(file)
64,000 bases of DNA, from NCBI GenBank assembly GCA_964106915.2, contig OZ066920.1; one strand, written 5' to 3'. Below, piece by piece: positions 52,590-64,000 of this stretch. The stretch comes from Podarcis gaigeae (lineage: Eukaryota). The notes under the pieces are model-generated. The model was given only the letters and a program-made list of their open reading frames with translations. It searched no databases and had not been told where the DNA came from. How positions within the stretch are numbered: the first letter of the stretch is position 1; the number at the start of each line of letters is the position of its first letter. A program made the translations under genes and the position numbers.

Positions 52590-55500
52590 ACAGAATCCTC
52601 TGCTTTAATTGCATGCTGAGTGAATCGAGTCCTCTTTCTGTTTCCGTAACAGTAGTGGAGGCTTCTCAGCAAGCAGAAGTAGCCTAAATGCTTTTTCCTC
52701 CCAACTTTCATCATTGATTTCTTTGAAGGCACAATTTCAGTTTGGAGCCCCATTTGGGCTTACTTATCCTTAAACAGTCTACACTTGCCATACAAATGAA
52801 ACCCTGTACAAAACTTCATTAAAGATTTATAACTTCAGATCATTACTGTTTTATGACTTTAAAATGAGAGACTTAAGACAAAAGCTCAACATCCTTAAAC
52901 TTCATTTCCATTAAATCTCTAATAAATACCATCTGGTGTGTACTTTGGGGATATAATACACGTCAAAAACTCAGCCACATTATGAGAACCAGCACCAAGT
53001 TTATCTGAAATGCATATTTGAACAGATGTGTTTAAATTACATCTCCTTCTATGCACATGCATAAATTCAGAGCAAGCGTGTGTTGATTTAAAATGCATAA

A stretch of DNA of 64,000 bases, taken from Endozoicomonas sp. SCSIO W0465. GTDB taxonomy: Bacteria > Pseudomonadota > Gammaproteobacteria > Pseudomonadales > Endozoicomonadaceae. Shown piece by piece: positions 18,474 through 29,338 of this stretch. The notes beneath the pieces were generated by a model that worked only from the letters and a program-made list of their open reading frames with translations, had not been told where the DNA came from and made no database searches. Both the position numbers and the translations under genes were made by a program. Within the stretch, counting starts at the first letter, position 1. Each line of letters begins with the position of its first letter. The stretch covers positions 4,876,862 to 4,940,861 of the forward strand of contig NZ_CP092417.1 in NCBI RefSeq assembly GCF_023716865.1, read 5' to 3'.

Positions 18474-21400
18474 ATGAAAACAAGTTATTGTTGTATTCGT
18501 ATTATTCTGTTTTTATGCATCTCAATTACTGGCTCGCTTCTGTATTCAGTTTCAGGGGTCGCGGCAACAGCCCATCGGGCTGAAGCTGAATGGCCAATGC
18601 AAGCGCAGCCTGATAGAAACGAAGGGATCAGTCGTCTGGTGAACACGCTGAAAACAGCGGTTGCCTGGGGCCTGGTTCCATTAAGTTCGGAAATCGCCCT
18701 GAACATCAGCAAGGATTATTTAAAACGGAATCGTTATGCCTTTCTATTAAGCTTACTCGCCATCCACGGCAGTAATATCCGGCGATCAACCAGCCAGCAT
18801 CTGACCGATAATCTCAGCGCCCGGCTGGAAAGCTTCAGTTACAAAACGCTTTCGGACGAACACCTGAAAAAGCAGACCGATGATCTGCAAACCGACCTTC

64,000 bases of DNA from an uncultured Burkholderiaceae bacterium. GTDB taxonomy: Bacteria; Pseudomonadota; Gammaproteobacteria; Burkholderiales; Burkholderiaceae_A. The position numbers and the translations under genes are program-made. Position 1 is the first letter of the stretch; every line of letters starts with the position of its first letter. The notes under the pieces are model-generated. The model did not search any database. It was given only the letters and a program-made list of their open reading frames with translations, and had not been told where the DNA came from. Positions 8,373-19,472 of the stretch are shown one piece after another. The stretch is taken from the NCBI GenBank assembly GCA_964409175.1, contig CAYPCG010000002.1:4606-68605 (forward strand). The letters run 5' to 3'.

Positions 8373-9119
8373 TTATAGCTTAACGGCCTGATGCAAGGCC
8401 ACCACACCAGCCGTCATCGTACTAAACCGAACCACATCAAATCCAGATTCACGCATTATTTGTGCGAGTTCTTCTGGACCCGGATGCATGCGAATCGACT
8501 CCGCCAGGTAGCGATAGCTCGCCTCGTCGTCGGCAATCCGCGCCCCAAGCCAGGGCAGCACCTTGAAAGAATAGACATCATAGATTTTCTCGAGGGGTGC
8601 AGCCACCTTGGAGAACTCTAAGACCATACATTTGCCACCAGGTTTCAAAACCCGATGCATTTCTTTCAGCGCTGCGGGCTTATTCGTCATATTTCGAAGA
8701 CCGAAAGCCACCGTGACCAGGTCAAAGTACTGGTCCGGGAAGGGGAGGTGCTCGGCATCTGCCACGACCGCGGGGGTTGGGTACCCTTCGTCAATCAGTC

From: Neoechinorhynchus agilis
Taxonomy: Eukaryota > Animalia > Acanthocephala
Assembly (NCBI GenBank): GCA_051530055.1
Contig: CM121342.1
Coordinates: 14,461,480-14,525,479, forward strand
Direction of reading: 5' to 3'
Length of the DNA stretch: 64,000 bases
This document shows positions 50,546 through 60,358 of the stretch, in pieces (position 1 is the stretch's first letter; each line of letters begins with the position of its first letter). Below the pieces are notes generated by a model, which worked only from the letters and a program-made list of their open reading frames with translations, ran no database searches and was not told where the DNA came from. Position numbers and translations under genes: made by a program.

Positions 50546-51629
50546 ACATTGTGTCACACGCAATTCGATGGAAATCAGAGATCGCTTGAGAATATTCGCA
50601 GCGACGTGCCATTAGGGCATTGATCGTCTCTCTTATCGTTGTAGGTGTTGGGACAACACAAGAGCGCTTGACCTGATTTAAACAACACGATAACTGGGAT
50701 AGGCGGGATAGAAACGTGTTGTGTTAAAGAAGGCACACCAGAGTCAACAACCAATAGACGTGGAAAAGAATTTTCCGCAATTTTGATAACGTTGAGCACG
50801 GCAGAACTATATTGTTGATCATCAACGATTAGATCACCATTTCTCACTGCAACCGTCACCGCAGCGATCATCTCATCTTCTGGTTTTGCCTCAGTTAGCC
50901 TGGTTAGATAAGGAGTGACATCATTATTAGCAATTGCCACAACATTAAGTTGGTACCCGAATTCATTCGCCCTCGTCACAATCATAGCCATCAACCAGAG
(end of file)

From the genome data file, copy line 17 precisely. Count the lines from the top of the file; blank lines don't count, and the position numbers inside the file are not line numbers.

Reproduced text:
Positions 8373-9119